Keeping your pets active and healthy during the
Around the world, pets curl up under desks, on laps and in windows, watching quietly as their humans work and study at home – all the while trusting us to take good care of them.
Our pets are family. How can we keep them safe and healthy during the COVID-19 outbreak? Below are some frequently asked questions and answers that can help support harmony and health while you shelter together at home.
How can I keep my pets mentally and physically healthy while staying at home?
Like people, pets can experience mental and physical stress during tough times. Exercise for your pet’s mind and body can help.
If you have a dog, throw a ball in the yard or take a walk outside, all while maintaining appropriate distance from other people and pets. The American Kennel Club recommends washing your hands before and after a walk, wiping down your dog’s paws when you come back inside and avoiding dog parks, if possible.
Inside the house, you can play hide-and-seek with your dog or set up an obstacle course, if your pet is physically able to take part in these activities. To give your dog a brain workout, teach new or reinforce old tricks and behaviors, such as the Big 6.
Cats need exercise too. Place a cat toy or ping pong ball in a large cardboard box, and let your cat chase and bat it around inside. Tuck treats into cat towers to encourage climbing and playing. Wiggle a toy wand with a feather on the end for a great kitty workout, or create an agility course with tunnels to crawl through and items to jump over.
You may also want to help your pet overcome phobias and get more comfortable with activities they may find overwhelming, such as brushing their teeth, clipping nails and cleaning ears.
One of the best things we can do for our pets is to take care of our own mental and physical health while we shelter at home. According to the University of California, Davis, School of Veterinary Medicine, “pets respond best to calm, patient, and confident attitudes in their human companions.”
I’m working at home, and my pet keeps interrupting me. What should I do?
Pets love having their humans working from home, but problems can arise. The cat may walk across the keyboard, the dog may bark during conference calls, and both may get bored and tug at your arm for attention.
To prevent disruptions, give your pet exercise, food and water before you start your work. Create a cozy space for your pet while you work, preferably in a space where the pet can’t interfere in your online meeting.
To keep your pet safe throughout the day, remove items that could hurt your pet, such as electrical wires, stacks of heavy folders or objects on the window sill. Identify and eliminate sounds from your technology that may trigger stress for your pet, such as the ping of an incoming email or the noise from your printer.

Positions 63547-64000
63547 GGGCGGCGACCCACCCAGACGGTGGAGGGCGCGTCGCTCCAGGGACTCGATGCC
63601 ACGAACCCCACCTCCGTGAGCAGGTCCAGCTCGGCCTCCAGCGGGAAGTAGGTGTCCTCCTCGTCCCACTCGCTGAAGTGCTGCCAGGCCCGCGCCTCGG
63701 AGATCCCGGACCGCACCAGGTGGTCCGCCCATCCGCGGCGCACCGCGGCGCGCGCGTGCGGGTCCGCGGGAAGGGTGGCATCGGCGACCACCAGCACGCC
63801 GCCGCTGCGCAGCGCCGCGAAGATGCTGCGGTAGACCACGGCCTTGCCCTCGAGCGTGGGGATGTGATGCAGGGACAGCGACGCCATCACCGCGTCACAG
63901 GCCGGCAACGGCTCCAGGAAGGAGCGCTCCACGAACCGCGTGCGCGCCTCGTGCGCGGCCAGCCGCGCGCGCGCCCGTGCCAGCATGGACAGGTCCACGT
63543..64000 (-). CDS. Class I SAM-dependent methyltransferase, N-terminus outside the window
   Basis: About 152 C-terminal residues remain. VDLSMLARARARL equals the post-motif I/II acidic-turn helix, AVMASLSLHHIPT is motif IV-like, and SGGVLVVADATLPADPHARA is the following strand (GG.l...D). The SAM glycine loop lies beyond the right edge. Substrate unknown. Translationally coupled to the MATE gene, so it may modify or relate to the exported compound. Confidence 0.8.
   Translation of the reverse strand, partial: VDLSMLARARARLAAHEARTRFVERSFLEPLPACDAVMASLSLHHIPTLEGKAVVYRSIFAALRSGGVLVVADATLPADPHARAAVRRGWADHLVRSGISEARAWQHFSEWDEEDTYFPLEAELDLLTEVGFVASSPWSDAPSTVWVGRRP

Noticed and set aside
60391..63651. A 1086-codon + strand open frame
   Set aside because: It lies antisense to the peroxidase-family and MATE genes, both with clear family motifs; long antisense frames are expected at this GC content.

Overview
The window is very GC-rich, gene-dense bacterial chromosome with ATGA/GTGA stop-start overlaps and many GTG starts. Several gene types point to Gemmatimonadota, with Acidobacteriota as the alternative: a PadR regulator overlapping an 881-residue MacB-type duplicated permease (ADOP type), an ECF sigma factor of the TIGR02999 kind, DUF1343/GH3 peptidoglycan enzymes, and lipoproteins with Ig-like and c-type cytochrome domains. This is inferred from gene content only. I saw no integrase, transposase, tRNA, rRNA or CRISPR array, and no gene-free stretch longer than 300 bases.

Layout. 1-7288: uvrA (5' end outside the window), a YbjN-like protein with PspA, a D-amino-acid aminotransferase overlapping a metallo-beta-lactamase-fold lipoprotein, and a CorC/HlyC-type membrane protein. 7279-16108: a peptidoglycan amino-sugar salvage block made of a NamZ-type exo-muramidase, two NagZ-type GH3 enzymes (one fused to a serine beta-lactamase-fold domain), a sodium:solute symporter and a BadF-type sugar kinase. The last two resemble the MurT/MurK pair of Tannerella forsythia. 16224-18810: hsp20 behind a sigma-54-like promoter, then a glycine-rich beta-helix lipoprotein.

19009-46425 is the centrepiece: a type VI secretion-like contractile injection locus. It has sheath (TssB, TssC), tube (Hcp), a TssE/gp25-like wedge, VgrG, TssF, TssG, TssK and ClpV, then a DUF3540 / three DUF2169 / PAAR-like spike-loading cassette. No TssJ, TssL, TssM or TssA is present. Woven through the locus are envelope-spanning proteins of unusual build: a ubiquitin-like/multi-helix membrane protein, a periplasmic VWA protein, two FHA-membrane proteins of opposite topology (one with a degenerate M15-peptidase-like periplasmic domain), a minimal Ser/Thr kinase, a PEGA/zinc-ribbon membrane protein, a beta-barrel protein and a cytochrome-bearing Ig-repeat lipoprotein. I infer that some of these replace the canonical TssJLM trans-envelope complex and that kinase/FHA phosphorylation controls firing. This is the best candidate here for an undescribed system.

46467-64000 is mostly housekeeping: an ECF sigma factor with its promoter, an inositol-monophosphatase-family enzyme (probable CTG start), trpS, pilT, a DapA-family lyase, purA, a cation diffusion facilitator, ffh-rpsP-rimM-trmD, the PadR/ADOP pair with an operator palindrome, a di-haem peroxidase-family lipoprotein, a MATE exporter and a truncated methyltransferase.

Studies show that having a pet has many health benefits[i], such as lowering blood pressure and cholesterol. With a few simple adjustments, you can focus on work with your pet nearby.
What can we do to keep our kids and pets safe?
This is an ideal time to teach children boundaries when playing with dogs and cats, such as how to pet and talk to them. Children also enjoy helping take care of pets, from stuffing toys with treats to refreshing the water bowl. The American Kennel Club offers great advice for keeping kids and pets safe and healthy here.
What if my pet gets sick or injured and needs to see a veterinarian?
The first step is to call your veterinarian and explain the situation. Depending on where you live, your veterinarian may have a specific procedure in place to help you get the care you need for your pet. The World Small Animal Veterinary Association (WSAVA) provides an example of the process many veterinarians are using here.
And some veterinarian practices are doing telemedicine for example in the US and France.
Can my pet get COVID-19?
A few dogs and cats have tested positive for COVID-19 after having close contact with humans infected with the virus. According to the Amercian Veterinary Medicine Assocation, there is currently no evidence that companion animals can spread the disease.
Until we know more about the virus in animals, it is best to limit contact with your pets if you are sick. Always follow basic hygiene rules when handling and caring for your pets, whether you are sick or healthy. This includes washing your hands before and after you handle their food, supplies and toys.
As much as we all love to give and receive affection from our pets, don’t kiss them or let them kiss or lick you in the face—and keep them from doing that to other pets as well. Feed your pets separately, rather than allowing them to share food.
The Amercian Veterinary Medicine Assocation (AVMA) provides lots of good information about COVID-19 and pets here.
Should I be concerned about fleas and ticks?
Pets still go outside, and even pets that stay inside can get fleas. Now is a great time to call your veterinarian to see what options are available for flea and tick treatments. Many veterinarians are offering curbside pickup for flea and tick medicine to limit personal contact.
What about vaccinations?
Vaccinations can prevent your pet from becoming infected with dangerous diseases, such as rabies, leptospirosis, lyme disease, and respiratory illnesses. During the COVID-19 outbreak, your best course of action is to call your veterinarian and ask questions. You can also check out their website as many animal hospitals are posting regular updates.